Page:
of one year being deemed the equivalent of a resignation. Defendants’ Memorandum at
11-12. Plaintiff has not responded to this argument.
Genuine safety concerns have been held to be a legitimate, non-discriminatory
reason supporting an adverse employment action under the ADA. See, e.g., Gaines v.
N.Y.C. Transit Authority, 353 Fed.Appx. 509, 510-11 (2d Cir. Nov. 16, 2009) (holding
city transit authority’s directive prohibiting train operator with bilateral hearing aids from
operating trains in designated train yard was motivated by legitimate public safety
concerns and, as such, did not constitute unlawful employment discrimination under the
ADA). Accordingly, Defendants have stated a legitimate, non-discriminatory reason for
terminating Plaintiff’s employment, and the burden shifts to Plaintiff to establish a
material issue of fact exists that could support a finding that such legitimate, nondiscriminatory reason is mere pretext for unlawful discrimination.
Pretext for Discrimination
Conclusory allegations unsupported by any evidence that an employer’s
legitimate, nondiscriminatory reasons for an adverse employment action are mere
pretext for discrimination are insufficient to satisfy Plaintiff’s burden under Rule 56(e) on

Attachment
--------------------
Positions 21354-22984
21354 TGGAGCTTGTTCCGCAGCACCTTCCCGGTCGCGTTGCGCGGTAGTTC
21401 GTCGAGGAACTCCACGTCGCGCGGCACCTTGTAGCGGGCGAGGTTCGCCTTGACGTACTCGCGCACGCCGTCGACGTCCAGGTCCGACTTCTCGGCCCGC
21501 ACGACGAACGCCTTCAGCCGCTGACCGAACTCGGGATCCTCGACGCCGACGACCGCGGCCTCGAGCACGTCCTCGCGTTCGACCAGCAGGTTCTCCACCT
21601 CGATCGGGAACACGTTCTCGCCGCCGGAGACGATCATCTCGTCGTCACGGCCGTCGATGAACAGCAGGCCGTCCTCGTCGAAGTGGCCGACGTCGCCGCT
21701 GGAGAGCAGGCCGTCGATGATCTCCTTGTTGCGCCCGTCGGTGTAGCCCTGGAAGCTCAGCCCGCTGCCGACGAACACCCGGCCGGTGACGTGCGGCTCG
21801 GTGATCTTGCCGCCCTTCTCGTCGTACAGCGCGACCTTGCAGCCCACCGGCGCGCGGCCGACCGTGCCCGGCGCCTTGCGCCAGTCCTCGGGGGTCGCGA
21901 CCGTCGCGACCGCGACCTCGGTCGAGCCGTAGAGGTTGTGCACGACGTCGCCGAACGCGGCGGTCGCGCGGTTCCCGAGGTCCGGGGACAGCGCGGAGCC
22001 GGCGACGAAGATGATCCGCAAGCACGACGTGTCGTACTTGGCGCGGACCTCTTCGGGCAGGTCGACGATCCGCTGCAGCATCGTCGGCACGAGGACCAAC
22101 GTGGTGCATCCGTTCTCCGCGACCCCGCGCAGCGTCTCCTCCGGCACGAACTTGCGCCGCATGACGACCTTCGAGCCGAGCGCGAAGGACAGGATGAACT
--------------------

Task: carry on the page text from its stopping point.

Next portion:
summary judgment. Patterson v. County of Oneida, N.Y., 375 F.3d 206, 221 (2d Cir.
2004) (affirming summary judgment where plaintiff presented only affidavit of
challenged custom and practice of race discrimination in absence of any evidence that
affiant had any connection with relevant department until after plaintiff was terminated
(citing Smith v. American Exp. Co., 853 F.2d 151, 154-55 (2d Cir. 1988) (affirming
summary judgment where plaintiff failed to present more than conclusory, unsupported
assertions that employer’s proffered race-neutral reason for denying promotion was
pretext))). Nevertheless, the Second Circuit has long recognized that direct evidence of
employment discrimination or a “smoking gun” is typically not available. Rosen v.
Thornburgh, 928 F.2d 528, 533 (2d Cir. 1991). As such, that a defendant’s legitimate,
nondiscriminatory explanation for an adverse employment action is mere pretext for
intentional discrimination may be established by circumstantial evidence. Holcomb v.
Iona College, 521 F.3d 130, 141 (2d Cir. 2008). Here, Plaintiff has produced sufficient
evidence that Defendants’ proffered legitimate, nondiscriminatory reason for terminating
her employment is mere pretext to disability-based employment discrimination.
In particular, Plaintiff has provided a list of 16 other YDWs who, after sustaining
injuries, were permitted either to return to work with no restrictions, or were permitted to
return to a modified position, YDWs Accommodations, yet Plaintiff was never offered a
similar accommodation despite the Transitional Duty Program requiring the County to
do so. Further, Defendants’ reliance on Dr. Bergeron’s Report as supporting the
asserted reason for terminating Plaintiff’s employment, i.e., that Plaintiff was unable to
defend herself or co-workers, as discussed above, Discussion, supra, at 29-30, is
inapposite because Dr. Bergeron specifically found Plaintiff would be able to defend
herself, and is silent as to whether Plaintiff would be able to defend others.
As further circumstantial evidence that Defendants’ legitimate, nondiscriminatory